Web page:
Gay Guardian journalist Owen Jones stormed off the set of SkyPapers, a show which digests headlines from around the world, after his co-hosts would not acknowledge that the attacks on Orlando’s Pulse nightclub were specifically targeted at LGBT people.
I am reluctant to dwell too much on my appearance on Sky News last night, because this isn’t about me, so let’s just use it as a case study. In sum, I walked off in disgust during a discussion about the massacre: it was an instinctive reaction to an unpleasant and untenable situation. The presenter continually and repeatedly refused to accept that this was an attack on LGBT people. This was an attack “against human beings”, he said, and “the freedom of all people to try to enjoy themselves”. He not only refused to accept it as an attack on LGBT people, but was increasingly agitated that I – as a gay man – would claim it as such.
If a terrorist with a track record of expressing hatred of and disgust at Jewish people had walked into a synagogue and murdered 50 Jewish people, we would rightly describe it as both terrorism and an antisemitic attack. If a Jewish guest on television had tried to describe it as such, it would be disgraceful if they were not only contradicted, but shouted down as they did so. But this is what happened on Sky News with a gay man talking about the mass murder of LGBT people.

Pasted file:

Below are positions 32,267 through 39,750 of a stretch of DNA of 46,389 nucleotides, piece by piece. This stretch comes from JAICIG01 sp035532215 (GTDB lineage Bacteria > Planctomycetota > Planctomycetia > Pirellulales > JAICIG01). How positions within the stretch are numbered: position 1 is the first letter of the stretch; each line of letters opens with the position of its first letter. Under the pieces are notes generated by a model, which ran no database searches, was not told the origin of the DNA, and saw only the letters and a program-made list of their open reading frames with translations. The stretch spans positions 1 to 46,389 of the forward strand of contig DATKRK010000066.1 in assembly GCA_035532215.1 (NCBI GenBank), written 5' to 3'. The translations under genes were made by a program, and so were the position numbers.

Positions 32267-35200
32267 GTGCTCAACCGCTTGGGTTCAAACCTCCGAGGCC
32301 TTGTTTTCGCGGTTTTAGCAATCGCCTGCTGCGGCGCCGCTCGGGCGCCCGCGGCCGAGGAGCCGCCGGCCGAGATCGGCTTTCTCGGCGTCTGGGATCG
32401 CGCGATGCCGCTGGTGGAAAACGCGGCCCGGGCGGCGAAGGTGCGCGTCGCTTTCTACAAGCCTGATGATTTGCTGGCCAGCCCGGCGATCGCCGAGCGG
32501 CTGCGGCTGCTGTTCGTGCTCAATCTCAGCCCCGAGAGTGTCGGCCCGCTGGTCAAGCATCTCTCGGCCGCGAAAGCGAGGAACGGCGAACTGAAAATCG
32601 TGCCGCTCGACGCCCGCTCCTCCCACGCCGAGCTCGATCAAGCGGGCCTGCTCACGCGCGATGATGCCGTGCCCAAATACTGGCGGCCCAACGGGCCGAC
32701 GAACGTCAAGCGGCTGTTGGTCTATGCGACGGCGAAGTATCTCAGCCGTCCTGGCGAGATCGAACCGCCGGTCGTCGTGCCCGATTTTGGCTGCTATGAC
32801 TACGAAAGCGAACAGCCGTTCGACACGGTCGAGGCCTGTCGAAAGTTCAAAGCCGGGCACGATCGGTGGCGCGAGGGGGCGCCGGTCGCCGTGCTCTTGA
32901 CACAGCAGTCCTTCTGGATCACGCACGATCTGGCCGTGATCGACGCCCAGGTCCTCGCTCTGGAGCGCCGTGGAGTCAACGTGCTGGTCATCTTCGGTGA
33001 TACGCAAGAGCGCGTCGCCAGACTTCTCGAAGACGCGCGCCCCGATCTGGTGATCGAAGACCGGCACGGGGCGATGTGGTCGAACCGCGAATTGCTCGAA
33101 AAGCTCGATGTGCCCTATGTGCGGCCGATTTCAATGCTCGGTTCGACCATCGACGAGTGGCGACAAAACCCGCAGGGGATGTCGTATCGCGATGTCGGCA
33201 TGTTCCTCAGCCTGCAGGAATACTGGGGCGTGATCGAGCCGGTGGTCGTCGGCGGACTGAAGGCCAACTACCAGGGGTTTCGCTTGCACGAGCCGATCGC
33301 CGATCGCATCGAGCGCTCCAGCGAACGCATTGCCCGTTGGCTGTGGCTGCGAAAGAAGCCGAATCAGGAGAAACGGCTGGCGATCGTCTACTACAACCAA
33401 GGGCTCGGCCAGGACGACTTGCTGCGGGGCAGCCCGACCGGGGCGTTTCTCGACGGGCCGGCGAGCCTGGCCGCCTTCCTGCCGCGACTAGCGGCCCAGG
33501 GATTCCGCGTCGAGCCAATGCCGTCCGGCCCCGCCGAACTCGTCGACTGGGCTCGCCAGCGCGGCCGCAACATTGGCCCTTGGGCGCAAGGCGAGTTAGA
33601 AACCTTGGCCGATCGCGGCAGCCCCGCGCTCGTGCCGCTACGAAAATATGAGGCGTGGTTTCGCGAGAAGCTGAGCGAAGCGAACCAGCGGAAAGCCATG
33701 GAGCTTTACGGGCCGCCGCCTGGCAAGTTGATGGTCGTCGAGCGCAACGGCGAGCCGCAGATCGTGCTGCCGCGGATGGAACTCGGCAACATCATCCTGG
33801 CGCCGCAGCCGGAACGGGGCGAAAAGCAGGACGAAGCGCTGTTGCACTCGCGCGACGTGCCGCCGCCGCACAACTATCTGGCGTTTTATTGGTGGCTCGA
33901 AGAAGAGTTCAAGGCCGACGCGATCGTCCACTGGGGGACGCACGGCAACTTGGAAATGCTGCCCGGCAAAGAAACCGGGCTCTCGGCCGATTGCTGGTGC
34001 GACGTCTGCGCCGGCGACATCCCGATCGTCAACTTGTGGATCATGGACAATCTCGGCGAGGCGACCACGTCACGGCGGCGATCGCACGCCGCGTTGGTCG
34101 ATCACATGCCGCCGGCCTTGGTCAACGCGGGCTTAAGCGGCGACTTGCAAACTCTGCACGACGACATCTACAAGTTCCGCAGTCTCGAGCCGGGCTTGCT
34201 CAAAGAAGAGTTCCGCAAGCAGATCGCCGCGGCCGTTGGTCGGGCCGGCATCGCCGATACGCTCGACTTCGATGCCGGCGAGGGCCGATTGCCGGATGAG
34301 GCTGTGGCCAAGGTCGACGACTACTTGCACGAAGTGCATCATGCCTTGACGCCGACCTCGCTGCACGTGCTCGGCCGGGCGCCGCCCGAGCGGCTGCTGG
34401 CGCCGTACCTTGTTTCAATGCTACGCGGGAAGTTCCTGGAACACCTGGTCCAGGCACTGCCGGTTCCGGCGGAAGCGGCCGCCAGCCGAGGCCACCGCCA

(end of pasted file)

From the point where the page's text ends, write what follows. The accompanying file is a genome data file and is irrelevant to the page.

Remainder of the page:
This isn’t about LGBT people taking ownership of the pain and anguish. People of all sexual orientations have wept over this massacre, and all communities should unite in grief.
LGBT people are varied, and have different experiences: the life experiences of a young working-class gay black woman and a gay white male multi-millionaire CEO are very different. But we all grow up in a society that still treats us as if we are inferior: we have all repeatedly encountered homophobic abuse, the stress of coming out repeatedly, or the fear of holding hands with a partner in public. To imagine LGBT people who may have endured distress and internalised prejudice – just because of who they are – spending their last moments in terror as a homophobic terrorist hunted them down is just unbearable.
Today, the “we only care about LGBT rights if Muslims are involved” brigade are out in force. As a gay man, I am proud to live in a city represented by a Muslim mayor who has faced death threats for supporting and voting for LGBT people to have the same rights as everybody else. The bigots must not be allowed to hijack this atrocity.